|April 24, 2014
Help find the long-billed curlew
Spring is here and many bird species are beginning to migrate back into the Mission Valley. Researchers with Montana Audubon, The American Bird Conservancy, and the Confederated Salish and Kootenai Tribes Wildlife Management Program are very interested in identifying areas where Long-billed Curlews are nesting in the Mission Valley and across the Flathead Indian Reservation. The Curlew is a grassland bird that can be seen probing for food with their long bill, or defending their nest by flying overhead and calling. Grasslands provide critical habitat to many species of birds and other wildlife, and certain grazing management strategies can greatly benefit the Curlew.
The Long-billed Curlew is a medium sized bird about the size and overall color of a hen pheasant, with about a 2 1/4 - 3 foot wingspan. They are best identified by their long, bluish legs and extremely long, thin bill that curves downward. The bill is orange at the base and darker towards the tip. The Curlew has buffy, cinnamon colored plumage with brown streaks in the neck and belly. It makes a loud, whistled “curr-leeeee” sound, which is heard frequently early in the nesting season. Visit http://www.allaboutbirds.org/guide/long-billed_curlew/id for an example of their unique call!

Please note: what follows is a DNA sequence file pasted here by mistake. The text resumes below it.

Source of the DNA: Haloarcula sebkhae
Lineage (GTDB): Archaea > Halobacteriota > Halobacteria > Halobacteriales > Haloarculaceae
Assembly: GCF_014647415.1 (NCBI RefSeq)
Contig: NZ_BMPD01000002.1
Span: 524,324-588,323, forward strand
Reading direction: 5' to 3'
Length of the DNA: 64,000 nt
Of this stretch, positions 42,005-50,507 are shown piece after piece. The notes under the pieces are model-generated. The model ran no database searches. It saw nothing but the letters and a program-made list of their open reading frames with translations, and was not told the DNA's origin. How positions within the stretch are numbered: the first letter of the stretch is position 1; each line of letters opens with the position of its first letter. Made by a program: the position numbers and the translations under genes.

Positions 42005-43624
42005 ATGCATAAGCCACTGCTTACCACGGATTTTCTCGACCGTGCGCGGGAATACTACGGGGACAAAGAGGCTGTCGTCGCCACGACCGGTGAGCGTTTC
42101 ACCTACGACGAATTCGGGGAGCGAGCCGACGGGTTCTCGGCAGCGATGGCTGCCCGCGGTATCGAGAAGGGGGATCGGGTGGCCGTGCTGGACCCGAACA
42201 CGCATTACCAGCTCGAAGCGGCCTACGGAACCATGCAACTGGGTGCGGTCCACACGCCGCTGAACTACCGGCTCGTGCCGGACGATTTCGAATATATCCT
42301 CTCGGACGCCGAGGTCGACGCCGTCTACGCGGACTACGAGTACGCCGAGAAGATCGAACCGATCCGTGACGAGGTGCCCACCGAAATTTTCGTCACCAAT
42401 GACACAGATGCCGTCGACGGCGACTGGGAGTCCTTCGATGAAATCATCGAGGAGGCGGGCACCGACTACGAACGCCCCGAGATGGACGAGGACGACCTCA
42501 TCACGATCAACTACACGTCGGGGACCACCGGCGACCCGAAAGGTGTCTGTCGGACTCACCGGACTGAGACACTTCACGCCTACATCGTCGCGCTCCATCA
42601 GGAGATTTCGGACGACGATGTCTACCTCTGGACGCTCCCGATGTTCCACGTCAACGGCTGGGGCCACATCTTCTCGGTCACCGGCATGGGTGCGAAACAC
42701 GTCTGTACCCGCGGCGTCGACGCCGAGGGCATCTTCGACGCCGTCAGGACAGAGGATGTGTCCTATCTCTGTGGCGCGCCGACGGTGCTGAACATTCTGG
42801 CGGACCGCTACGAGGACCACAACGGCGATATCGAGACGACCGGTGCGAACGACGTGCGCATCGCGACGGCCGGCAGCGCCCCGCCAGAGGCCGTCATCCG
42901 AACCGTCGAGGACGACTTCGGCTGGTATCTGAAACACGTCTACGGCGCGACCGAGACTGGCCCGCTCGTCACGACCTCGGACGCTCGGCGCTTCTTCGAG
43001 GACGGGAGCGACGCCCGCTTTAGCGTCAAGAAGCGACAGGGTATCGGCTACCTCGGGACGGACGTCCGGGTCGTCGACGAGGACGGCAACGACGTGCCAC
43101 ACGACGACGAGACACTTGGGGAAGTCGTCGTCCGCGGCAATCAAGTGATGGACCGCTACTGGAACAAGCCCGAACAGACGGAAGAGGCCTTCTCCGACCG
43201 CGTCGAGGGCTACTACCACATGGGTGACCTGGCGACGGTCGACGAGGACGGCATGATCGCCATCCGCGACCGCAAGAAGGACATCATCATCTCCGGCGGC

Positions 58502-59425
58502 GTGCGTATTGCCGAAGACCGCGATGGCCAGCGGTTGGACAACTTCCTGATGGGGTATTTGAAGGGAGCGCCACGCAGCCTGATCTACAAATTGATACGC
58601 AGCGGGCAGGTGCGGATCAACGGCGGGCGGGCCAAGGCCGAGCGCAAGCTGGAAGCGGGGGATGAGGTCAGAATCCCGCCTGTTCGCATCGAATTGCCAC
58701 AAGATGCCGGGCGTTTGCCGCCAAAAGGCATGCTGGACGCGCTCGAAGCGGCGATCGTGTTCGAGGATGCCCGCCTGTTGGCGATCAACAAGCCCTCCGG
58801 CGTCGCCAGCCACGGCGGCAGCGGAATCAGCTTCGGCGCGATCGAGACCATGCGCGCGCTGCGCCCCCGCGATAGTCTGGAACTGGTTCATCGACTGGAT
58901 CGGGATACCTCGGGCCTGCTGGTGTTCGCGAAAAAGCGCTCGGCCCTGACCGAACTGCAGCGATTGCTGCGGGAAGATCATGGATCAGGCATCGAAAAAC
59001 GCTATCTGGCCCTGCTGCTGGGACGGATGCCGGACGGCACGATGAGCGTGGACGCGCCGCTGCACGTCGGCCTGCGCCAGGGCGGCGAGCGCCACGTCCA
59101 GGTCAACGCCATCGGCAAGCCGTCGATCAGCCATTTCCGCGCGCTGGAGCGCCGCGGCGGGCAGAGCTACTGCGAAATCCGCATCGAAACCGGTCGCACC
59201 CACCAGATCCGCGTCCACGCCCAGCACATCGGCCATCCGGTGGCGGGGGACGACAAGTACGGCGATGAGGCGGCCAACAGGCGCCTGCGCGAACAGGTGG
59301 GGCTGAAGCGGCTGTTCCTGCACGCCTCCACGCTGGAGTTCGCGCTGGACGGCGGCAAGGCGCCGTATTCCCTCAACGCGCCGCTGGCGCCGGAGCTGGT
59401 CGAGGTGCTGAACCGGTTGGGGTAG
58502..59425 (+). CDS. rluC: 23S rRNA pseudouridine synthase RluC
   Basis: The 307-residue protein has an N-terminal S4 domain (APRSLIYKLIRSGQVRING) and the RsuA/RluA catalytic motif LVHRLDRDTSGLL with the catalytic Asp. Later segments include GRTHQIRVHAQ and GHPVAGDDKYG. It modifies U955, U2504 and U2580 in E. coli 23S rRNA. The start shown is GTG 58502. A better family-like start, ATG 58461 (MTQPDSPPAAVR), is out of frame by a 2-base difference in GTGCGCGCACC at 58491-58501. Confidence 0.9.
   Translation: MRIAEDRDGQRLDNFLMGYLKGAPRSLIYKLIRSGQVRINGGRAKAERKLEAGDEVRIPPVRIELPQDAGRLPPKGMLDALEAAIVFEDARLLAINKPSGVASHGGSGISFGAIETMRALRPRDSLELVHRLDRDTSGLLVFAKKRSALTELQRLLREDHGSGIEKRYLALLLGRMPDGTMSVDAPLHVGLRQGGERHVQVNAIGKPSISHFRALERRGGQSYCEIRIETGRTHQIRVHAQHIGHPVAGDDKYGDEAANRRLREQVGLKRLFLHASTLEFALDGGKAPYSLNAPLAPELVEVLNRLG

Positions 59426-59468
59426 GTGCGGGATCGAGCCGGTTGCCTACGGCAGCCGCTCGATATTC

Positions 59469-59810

It is important to remember that the Curlew is a wild species, you are reminded to maintain a respectful distance when viewing wildlife. By getting too close you can unknowingly disturb a nesting site and cause the birds to abandon a location. Help us keep them safe!
Please keep your eyes open and ears tuned! If you see a Curlew, you can report your sighting by logging on to mtaudubon.org/issues/grasslands and fill out a postcard, visit map-me.org/sites/mvcurlews to record your sighting on a map, or call Kari Eneas at 883-2888, ext. 7217.